Since the end of the nineteenth century, the Oakley family of Bamford, England, has lived in the shadow of tragedy. In 1889, Cora Oakley died by inhaling a poisonous gas in her sleep, and her husband William was put on trial for the murder. Although the case was dismissed, Oakley's reputation was ruined, and he fled the country, never to be heard from again.
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Lucas Burton hates the countryside. To him it's nothing but mud, muck and dead things. And he's right. When he turns up at a deserted farm in the middle of nowhere hoping to conduct a business deal he stumbles across the body of a girl. And that's just the start of his bad luck: Penny Gower from the local stables has spotted his silver Mercedes…
Over a hundred years later, the only remaining members of the Oakley family are two elderly sisters living in Bamford, who exist in poverty in their rambling ancestral home, Fourways. Unable to maintain their mansion, the sisters have decided to sell the house and live comfortably on the proceeds. But a young Polish man named Jan appears, claiming to be William Oakley's great-grandson and brandishing what he alleges is Oakley's will, which entitles him to half the profits from the sale. The sisters panic, knowing that, although Jan's claims don't stand up, a court case could drag on for years, and time is not on their side. When Jan is found dead, poisoned by the same substance used to kill his great-grandmother so many years ago, it seems that murder has returned to haunt the Oakley family once again, and Superintendent Markby must unravel two mysteries, one from a hundred years ago, to find the killer.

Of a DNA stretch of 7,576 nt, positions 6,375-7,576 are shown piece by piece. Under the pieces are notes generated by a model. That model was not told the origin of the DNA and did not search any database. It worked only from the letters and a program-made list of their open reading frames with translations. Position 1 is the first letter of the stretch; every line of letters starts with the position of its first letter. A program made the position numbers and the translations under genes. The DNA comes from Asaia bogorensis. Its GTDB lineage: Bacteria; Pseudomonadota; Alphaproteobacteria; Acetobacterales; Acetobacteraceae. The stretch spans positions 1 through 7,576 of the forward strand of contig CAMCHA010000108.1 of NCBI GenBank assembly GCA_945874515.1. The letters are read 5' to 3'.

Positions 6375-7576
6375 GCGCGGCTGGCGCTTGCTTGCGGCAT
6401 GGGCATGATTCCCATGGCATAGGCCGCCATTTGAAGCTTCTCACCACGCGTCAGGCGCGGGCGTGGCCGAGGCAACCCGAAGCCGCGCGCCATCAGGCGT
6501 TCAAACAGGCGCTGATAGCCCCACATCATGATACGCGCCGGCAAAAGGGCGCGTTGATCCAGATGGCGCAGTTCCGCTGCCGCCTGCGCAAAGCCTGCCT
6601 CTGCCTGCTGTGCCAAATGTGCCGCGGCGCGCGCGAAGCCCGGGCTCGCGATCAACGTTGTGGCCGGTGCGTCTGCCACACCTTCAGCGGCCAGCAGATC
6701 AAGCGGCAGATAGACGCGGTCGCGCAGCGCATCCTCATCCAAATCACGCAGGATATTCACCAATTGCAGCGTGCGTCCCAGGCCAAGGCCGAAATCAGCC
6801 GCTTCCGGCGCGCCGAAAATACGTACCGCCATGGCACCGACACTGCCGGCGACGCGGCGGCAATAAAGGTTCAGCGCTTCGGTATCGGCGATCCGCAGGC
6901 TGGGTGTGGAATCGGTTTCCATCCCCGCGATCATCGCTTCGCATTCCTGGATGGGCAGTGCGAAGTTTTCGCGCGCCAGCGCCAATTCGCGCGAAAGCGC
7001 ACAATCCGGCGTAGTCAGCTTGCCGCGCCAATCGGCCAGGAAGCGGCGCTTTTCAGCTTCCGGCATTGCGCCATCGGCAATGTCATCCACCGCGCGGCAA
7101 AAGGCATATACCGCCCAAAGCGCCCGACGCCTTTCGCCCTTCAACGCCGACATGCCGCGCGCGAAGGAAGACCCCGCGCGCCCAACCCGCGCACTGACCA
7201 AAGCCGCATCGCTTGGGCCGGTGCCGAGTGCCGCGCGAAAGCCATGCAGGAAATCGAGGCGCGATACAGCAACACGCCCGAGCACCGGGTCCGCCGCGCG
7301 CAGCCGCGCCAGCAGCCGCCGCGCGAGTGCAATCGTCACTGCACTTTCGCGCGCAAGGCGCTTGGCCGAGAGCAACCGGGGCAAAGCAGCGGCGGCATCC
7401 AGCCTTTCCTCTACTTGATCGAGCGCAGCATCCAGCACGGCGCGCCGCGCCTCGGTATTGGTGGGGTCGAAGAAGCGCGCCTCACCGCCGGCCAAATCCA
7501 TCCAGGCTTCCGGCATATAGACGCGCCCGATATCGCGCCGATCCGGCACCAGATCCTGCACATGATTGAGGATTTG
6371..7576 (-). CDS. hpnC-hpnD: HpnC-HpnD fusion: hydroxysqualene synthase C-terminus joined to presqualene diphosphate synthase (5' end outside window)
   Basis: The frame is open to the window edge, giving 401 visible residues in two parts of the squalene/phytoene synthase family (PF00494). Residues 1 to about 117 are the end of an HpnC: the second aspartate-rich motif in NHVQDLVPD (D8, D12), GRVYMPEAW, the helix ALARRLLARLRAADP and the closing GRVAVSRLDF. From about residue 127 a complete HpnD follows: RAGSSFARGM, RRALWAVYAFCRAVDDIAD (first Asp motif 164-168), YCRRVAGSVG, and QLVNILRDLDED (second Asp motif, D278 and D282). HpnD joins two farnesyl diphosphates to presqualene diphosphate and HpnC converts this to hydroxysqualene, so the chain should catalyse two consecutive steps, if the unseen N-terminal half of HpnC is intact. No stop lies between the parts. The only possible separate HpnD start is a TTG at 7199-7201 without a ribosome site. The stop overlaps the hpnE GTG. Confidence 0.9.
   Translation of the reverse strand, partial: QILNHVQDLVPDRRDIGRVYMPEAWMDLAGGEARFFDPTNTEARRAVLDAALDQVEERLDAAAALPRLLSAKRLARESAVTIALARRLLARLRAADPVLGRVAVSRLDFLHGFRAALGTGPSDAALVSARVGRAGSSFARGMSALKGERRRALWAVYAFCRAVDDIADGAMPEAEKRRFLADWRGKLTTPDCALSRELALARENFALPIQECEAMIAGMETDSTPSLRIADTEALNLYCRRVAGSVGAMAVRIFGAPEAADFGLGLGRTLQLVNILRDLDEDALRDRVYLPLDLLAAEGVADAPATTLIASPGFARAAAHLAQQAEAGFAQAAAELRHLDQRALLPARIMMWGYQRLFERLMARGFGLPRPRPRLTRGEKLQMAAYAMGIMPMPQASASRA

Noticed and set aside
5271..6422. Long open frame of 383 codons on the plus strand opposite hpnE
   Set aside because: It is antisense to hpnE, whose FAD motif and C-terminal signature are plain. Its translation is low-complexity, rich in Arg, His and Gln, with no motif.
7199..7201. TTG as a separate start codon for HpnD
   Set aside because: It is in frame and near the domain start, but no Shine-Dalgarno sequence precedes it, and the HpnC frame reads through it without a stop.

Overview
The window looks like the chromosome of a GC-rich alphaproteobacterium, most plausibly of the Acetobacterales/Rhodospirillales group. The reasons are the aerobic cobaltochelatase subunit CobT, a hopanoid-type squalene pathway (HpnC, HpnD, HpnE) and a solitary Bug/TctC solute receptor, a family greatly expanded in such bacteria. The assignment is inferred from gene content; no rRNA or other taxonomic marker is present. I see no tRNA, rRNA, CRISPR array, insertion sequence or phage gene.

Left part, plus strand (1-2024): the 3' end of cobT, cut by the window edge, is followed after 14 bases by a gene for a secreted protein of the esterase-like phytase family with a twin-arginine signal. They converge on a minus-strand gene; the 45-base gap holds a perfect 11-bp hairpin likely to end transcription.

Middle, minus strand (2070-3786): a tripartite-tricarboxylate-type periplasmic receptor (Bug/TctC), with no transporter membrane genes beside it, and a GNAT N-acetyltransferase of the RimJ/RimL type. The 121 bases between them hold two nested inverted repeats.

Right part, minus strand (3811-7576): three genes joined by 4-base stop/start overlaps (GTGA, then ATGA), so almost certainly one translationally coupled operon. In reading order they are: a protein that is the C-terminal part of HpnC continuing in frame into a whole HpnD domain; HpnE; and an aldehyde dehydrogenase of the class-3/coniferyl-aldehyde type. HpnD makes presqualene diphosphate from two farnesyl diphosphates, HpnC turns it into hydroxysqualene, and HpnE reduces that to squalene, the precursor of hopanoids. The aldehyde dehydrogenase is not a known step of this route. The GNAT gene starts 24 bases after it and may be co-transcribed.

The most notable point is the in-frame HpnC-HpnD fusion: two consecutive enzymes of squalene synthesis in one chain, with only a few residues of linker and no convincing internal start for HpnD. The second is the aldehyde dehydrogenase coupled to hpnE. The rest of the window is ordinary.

In Shades of Murder, Ann Granger has crafted another tough case for Mitchell and Markby.